Despite having to change the store’s name, effective on Jan. 15, Mercado believes the lawsuit brought positive effects.
When the lawsuit surfaced, news all over the country covered the drama.
Huffington Post and Associated Press picked up the topic and ran it in their online and print editions. A small boutique running against a huge company like Sprinkles caught the attention of many food fanatics and brought business to the shop.
Sprinkles had also exercised their rights to their name in previous cases.
In 2008, Sprinkles sued Sprinkled Pink Cupcake Couture, a store in Montecito, Calif. Its owner had registered the name when she got her business license in 2003.
Mercado looks back at the lawsuit as a time when she had to choose between fighting the case with the possibility of losing, or settling and changing the name to build a new future for the store.
She chose the latter, and she has yet to regret her choice.
The establishment resulted from Mercado’s longtime dream to open a store, the support and prodding from her family (but she jokes that she “dragged” her children into the business), and also a layoff from her corporate job.
She eventually found a location for Pink Cupcake Shack on Fairfield’s Brick Walk Promenade.
Mercado said, “Sometimes people don’t venture back here, and then they’ll all of a sudden come for some reason by mistake and they’ll find us.”
Though satisfied with her location, she wishes that she could have been on Post Road, the main road for traffic.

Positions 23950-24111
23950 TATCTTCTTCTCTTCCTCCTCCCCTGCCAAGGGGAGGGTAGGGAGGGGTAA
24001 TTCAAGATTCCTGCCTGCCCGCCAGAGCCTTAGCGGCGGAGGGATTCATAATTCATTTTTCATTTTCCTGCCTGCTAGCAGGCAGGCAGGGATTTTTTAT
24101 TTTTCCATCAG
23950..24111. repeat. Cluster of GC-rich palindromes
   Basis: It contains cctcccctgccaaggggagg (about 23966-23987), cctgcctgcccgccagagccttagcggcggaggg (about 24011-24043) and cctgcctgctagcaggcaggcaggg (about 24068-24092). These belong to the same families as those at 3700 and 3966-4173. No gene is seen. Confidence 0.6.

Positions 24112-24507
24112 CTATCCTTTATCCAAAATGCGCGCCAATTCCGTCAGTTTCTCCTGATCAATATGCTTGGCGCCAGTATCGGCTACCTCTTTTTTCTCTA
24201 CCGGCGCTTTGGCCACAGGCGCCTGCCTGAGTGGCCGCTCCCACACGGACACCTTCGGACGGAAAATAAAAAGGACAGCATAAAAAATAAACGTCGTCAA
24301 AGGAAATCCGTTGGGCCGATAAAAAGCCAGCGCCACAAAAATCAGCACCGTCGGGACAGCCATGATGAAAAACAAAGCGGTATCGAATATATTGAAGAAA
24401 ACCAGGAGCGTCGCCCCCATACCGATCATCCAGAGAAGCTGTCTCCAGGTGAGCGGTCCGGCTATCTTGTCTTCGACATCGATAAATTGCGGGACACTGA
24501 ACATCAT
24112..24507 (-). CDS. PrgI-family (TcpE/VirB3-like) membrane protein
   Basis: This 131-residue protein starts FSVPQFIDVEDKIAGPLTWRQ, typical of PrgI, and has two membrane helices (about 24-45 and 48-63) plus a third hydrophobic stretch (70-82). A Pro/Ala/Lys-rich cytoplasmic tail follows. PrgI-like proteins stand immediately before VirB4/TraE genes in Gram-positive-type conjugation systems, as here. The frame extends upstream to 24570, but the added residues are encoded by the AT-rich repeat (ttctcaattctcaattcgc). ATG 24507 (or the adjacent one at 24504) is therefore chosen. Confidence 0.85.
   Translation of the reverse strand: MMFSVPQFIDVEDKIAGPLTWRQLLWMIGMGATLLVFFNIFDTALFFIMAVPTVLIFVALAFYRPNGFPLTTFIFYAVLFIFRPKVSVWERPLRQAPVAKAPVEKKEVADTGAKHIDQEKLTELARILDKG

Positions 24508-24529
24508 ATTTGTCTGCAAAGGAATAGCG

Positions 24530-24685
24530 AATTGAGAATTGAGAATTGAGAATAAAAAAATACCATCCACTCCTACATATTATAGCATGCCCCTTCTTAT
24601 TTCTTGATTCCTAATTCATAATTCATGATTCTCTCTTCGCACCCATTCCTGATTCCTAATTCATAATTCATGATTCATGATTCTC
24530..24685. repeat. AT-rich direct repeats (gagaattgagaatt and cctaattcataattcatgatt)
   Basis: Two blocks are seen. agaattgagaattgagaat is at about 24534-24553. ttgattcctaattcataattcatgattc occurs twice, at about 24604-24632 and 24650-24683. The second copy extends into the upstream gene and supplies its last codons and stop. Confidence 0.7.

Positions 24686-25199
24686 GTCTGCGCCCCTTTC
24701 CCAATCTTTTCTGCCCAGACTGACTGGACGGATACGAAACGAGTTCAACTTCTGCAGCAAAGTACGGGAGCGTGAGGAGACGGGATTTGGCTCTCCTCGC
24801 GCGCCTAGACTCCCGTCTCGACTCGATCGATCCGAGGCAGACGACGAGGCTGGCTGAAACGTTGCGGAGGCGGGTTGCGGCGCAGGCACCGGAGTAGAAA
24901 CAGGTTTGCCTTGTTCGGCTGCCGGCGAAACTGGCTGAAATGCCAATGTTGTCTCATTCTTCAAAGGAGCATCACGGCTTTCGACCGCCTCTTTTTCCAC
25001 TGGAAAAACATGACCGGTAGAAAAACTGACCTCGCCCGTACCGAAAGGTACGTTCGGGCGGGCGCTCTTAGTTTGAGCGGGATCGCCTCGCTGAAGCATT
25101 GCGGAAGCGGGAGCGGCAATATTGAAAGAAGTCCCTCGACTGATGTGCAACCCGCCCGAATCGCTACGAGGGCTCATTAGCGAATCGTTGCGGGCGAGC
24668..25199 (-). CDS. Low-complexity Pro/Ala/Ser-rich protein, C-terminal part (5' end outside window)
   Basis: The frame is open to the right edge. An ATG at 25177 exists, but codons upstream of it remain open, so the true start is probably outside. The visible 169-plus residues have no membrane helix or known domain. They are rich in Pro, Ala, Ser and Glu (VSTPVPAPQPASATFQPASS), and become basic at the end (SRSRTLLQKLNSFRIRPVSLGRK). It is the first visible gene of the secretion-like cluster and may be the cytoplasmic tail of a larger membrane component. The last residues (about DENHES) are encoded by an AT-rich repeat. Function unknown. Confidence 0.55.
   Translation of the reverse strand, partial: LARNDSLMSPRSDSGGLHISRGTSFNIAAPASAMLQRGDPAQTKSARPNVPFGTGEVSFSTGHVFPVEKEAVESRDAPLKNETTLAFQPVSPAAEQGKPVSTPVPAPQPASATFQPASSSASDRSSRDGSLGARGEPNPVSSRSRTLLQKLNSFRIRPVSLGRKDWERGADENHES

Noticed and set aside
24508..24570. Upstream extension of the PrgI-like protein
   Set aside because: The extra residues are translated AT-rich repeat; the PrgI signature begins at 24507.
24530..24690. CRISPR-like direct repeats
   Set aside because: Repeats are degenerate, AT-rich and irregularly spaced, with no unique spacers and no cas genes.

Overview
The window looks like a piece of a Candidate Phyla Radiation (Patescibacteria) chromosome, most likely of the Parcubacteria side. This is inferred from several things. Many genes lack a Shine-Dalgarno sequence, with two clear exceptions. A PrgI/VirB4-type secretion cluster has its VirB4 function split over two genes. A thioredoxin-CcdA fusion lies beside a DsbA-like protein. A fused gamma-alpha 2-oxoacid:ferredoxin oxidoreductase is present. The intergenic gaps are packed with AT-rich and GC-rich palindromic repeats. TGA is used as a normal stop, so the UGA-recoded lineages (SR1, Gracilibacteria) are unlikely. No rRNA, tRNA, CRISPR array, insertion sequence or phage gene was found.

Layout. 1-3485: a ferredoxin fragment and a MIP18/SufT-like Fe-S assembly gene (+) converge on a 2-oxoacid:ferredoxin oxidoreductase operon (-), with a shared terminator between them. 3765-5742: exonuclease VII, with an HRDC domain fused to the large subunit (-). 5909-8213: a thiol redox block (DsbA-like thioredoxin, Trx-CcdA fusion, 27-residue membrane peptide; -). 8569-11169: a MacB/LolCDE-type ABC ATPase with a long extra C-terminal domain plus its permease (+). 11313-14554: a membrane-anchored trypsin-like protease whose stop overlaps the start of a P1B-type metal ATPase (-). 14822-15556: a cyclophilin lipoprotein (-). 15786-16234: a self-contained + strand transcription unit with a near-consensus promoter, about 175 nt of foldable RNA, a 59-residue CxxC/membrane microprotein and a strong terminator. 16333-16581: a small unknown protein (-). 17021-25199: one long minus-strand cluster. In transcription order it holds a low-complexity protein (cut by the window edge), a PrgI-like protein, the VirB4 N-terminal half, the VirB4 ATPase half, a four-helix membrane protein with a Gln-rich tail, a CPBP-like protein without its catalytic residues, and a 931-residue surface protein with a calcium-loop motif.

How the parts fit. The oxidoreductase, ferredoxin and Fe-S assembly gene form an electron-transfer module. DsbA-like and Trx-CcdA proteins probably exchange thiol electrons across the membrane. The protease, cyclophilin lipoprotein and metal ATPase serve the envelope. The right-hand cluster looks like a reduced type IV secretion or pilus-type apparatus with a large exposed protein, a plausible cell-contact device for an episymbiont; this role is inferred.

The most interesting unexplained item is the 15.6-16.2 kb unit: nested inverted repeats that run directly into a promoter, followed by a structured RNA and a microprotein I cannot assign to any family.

The cupcakes, cakes and cookies sold in the shop are baked fresh everyday. Mercado arrives at the shop around 7:30 a.m. with her father Roland, who washes the dishes for her.
Each Tuesday morning, Mercado decides the flavors that will be offered to her customers for the week.
Forced by her children, all college graduates, Mercado also makes sure to post the daily flavors on her Facebook and Twitter feed.
Salted caramel, cannoli cream and Gramma’s ganache are just a few flavors that have customers craving for more.
Most of the time Mercado receives cupcake flavor requests, and she said: “We try to accommodate everybody. If they care enough to call, then we’ll try to help them.”
Their busiest time is usually lunch time. Customers from Molto or Liquid Lunch, which is next door, head over to the cupcake boutique, craving a dessert for their unquenchable palette.
They enter and immediately, the aroma of freshly baked and moist mixes entice their senses, until they can’t leave without getting at least one treat.